Liz Gannes

Recent Posts by Liz Gannes

Donald Trump Launches FundAnything, a Kickstarter Clone Meant to Bring Crowdfunding to the Masses

Crowdfunding now has a celebrity mogul endorsement.

A new site called FundAnything from Learning Annex founder Bill Zanker launches today with help from loudmouth businessman Donald Trump.


Bill Zanker and Donald Trump

Trump’s approach will be to effectively trump the crowd by fully funding some FundAnything projects himself. He also committed to tweet new projects on a weekly basis — alongside his regular patter of political commentary, “Celebrity Apprentice” promotion and skirmishes with Comedy Central’s Jon Stewart.

Trump said in a phone interview yesterday, “So many people need help, and this is a good way of doing it by helping very specific problems.”

He said his interest in crowdfunding came from this specificity. “It’s something different that it could be pinpointed.”

Yes, FundAnything looks just like a ripoff of Kickstarter and Indiegogo, and Zanker is unapologetic about that.

“Crowdfunding got traction with creatives and tech, but you go anywhere but the coasts and they don’t get it yet,” he said. “What I’m trying to do is bring crowdfunding away from the Brooklyn hipsters and bring it to the masses.”

Look familiar? You must be a Brooklyn hipster.

Look familiar? You must be a Brooklyn hipster.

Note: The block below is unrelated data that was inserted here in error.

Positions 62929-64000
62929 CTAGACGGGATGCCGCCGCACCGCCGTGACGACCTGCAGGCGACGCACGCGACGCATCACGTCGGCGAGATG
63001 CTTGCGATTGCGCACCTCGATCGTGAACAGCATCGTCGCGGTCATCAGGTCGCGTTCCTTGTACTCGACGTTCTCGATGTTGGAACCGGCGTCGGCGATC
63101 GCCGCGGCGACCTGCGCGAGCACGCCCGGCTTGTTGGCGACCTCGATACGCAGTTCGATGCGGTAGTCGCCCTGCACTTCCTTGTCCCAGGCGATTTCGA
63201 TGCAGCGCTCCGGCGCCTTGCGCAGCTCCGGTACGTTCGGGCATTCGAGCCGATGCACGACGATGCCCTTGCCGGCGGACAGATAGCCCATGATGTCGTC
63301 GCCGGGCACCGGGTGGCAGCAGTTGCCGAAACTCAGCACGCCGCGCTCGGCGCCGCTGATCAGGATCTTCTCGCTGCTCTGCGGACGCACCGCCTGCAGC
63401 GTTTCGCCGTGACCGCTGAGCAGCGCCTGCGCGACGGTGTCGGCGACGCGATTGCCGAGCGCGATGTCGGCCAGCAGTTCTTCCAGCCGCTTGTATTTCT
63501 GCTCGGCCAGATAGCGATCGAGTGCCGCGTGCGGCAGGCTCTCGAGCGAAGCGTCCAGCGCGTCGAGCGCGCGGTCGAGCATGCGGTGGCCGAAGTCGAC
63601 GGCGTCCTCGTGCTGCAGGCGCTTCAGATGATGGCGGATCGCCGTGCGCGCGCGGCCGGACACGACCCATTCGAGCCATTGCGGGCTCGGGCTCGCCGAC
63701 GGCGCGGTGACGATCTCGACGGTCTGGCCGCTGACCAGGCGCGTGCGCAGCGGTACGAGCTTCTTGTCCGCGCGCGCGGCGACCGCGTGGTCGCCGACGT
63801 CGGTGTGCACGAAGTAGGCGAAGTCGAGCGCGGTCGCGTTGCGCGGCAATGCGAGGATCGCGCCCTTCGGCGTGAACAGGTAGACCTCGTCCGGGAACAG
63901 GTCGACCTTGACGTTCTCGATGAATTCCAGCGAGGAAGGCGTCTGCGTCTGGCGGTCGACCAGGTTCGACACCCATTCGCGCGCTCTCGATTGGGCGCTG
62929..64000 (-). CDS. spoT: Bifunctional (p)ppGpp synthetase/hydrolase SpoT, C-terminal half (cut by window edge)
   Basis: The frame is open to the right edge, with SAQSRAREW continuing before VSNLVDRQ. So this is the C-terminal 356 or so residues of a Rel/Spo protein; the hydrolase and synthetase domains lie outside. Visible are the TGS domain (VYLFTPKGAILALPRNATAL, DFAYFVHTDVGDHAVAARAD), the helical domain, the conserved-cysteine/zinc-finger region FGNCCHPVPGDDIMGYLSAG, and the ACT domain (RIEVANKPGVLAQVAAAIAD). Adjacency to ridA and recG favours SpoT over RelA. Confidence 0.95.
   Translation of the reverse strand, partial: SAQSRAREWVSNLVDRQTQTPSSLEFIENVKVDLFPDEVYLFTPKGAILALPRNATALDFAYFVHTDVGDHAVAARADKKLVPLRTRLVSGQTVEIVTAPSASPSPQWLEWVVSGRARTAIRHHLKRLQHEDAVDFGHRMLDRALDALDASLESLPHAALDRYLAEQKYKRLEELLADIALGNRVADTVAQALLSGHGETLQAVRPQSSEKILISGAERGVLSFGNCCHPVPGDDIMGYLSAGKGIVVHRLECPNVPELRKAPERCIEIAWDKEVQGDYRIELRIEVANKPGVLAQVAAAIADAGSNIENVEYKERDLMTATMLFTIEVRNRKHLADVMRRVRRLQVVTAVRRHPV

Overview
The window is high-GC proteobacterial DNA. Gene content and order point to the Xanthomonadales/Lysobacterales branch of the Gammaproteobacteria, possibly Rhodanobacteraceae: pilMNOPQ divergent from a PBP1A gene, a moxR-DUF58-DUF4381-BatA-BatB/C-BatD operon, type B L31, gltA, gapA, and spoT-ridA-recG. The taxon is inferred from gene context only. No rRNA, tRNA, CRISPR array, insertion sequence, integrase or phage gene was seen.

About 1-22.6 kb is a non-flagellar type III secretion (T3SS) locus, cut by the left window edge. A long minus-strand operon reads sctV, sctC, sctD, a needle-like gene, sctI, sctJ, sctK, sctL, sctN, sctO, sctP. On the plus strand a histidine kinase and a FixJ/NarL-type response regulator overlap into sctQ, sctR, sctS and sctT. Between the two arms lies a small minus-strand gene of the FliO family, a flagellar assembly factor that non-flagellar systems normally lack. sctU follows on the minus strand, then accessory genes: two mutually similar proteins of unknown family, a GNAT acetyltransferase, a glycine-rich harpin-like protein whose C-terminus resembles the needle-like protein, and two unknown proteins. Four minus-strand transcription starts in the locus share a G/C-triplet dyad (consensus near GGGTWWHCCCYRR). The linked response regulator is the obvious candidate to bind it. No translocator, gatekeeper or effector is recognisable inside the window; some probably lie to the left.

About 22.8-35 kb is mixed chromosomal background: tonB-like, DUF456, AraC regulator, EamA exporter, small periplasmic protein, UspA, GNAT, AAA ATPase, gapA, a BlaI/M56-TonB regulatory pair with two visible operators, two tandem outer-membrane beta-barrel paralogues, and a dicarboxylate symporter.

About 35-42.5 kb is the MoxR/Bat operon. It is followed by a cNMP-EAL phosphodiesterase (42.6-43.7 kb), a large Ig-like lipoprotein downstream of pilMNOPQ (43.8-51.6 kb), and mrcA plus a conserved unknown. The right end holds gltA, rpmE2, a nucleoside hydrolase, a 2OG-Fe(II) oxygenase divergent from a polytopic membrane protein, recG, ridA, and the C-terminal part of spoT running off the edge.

At a launch event this morning at Trump Tower in New York, Trump plans to give away suitcases full of cash to someone who is raising money for her husband’s double lung transplant ($40,000), a children’s party business wanting to hold a weekend for kids impacted by Hurricane Sandy ($15,000), and a singer-songwriter from Nashville making an album and music videos ($25,000).

The event was supposed to be livestreamed, but I’ve just been told that technical difficulties will prevent that.

Trump described the fundings as his response to people feeling “bullied by the economy.”

Trump added that he had a long-standing relationship with Zanker after making speeches for the Learning Annex that drew crowds of 80,000 people. The two wrote a book called “Think Big and Kick Ass in Business and Life.” “We really have had great success together,” Trump said.

But the whole notion of crowdfunding is about peer-to-peer distribution of resources … right?

Zanker, who bootstrapped FundAnything with about $1 million, said that the startup wasn’t trying to be an elite site.

Non-Trump users will be encouraged to donate only to friends and family that they know until they feel comfortable, and will be promised a guarantee of up to $100 if a campaign turns out to be a fraud.

FundAnything will charge campaigns a 5 percent administration fee, or 9 percent if a campaign doesn’t meet its goal.

“We want to make it so we are the brand that everybody knows,” said Zanker. “There’s a wonderful way to pass the hat online, and nobody knows about it.”

For crowdfunding to become a multibillion-dollar industry, it needs more attention, he argued. “Bringing a concept to the masses takes star power.”

Asked what the Donald Trump brand stands for in this case, Zanker said, “It stands for money and it stands for luxury, for first class, for being proper. From ‘The Celebrity Apprentice,’ it’s about charity and it’s about building businesses.”

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Just as the atom bomb was the weapon that was supposed to render war obsolete, the Internet seems like capitalism’s ultimate feat of self-destructive genius, an economic doomsday device rendering it impossible for anyone to ever make a profit off anything again. It’s especially hopeless for those whose work is easily digitized and accessed free of charge.

— Author Tim Kreider on not getting paid for one’s work